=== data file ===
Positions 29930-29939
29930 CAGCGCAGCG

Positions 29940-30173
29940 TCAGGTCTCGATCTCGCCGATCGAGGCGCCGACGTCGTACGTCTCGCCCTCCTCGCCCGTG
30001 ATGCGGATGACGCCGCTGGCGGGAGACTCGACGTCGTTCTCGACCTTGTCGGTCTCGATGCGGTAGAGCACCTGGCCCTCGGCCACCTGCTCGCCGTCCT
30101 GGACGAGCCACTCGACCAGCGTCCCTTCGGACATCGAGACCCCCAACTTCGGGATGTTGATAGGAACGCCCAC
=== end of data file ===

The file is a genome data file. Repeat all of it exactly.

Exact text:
Positions 29930-29939
29930 CAGCGCAGCG

Positions 29940-30173
29940 TCAGGTCTCGATCTCGCCGATCGAGGCGCCGACGTCGTACGTCTCGCCCTCCTCGCCCGTG
30001 ATGCGGATGACGCCGCTGGCGGGAGACTCGACGTCGTTCTCGACCTTGTCGGTCTCGATGCGGTAGAGCACCTGGCCCTCGGCCACCTGCTCGCCGTCCT
30101 GGACGAGCCACTCGACCAGCGTCCCTTCGGACATCGAGACCCCCAACTTCGGGATGTTGATAGGAACGCCCAC